Al-Horani RA, Desai UR. (2014) Recent Advances on Plasmin Inhibitors for the Treatment of Fibrinolysis-Related Disorders. Med Res Rev. 2014 Mar 21. doi: 10.1002/med.21315. (In Press) PMID: 24659483.
Growing evidence suggests that plasmin is involved in a number of physiological processes in addition to its key role in fibrin cleavage. Plasmin inhibition is critical in preventing adverse consequences arising from plasmin overactivity, e.g., blood loss that may follow cardiac surgery. Aprotinin was widely used as an antifibrinolytic drug before its discontinuation in 2008. Tranexamic acid and ε-aminocaproic acid, two small molecule plasmin inhibitors, are currently used in the clinic. Several molecules have been designed utilizing covalent, but reversible, chemistry relying on reactive cyclohexanones, nitrile warheads, and reactive aldehyde peptidomimetics. Other major classes of plasmin inhibitors include the cyclic peptidomimetics and polypeptides of the Kunitz and Kazal-type. Allosteric inhibitors of plasmin have also been designed including small molecule lysine analogs that bind to plasmin’s kringle domain(s) and sulfated glycosaminoglycan mimetics that bind to plasmin’s catalytic domain. Plasmin inhibitors have also been explored for resolving other disease states including cell metastasis, cell proliferation, angiogenesis, and embryo implantation. This review highlights functional and structural aspects of plasmin inhibitors with the goal of advancing their design.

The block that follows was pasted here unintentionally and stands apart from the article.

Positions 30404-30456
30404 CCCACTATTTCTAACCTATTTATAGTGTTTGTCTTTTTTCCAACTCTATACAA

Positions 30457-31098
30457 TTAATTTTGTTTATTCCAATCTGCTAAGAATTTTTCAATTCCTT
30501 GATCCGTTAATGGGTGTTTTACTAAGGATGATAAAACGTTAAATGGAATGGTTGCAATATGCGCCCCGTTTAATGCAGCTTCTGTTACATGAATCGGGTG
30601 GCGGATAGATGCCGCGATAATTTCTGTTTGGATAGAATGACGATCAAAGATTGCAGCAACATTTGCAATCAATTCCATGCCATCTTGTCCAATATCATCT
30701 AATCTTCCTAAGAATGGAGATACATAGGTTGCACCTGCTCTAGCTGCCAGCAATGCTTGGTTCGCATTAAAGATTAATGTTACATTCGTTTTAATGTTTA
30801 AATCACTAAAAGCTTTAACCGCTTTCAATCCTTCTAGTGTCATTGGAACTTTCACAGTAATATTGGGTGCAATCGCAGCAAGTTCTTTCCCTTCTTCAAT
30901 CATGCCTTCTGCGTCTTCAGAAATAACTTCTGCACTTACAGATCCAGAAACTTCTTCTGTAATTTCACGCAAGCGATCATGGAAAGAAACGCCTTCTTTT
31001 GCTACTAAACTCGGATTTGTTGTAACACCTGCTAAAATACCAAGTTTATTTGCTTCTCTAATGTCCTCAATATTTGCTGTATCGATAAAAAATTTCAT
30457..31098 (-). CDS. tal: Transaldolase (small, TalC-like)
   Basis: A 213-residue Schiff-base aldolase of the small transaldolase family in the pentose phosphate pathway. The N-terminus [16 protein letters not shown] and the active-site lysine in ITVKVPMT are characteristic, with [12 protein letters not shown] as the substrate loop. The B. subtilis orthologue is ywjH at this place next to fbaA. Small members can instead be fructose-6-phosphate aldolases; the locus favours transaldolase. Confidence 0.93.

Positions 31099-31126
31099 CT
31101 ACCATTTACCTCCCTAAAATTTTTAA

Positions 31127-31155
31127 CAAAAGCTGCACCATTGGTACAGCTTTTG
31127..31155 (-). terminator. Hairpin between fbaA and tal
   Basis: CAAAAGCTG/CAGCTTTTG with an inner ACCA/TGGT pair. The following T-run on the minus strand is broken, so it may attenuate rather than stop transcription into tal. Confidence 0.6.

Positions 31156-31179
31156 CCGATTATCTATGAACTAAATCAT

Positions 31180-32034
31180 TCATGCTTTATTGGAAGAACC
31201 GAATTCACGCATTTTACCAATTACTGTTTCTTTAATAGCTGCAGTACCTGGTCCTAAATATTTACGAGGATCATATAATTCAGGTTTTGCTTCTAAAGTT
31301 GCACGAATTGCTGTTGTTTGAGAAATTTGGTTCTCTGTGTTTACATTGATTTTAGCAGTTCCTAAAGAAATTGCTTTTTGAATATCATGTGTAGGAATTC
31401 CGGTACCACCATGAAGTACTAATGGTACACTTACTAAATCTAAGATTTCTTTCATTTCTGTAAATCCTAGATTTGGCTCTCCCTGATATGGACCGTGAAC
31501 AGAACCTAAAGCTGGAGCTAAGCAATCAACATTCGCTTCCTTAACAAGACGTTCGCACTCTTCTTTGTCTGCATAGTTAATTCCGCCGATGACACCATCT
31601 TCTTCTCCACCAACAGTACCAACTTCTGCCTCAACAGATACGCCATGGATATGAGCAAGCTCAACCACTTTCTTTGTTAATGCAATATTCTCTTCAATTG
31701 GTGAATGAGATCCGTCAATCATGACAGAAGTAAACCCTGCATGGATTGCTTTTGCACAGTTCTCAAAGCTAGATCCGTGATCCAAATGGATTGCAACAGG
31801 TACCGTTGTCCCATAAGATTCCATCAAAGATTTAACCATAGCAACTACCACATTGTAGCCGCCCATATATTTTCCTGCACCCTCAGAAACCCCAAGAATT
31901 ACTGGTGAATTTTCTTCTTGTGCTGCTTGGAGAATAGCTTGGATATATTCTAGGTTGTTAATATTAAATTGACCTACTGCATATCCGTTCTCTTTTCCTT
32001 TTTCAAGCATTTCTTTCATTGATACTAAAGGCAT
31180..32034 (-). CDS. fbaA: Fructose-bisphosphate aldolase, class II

© 2014 Wiley Periodicals, Inc.
allosteric inhibition; aprotinin; cyclic peptidomimetics; glycosaminoglycan mimetics; plasmin(ogen); serine proteases antifibrinolytics; tranexamic acid
Link to journal: http://onlinelibrary.wiley.com/journal/10.1002/%28ISSN%291098-1128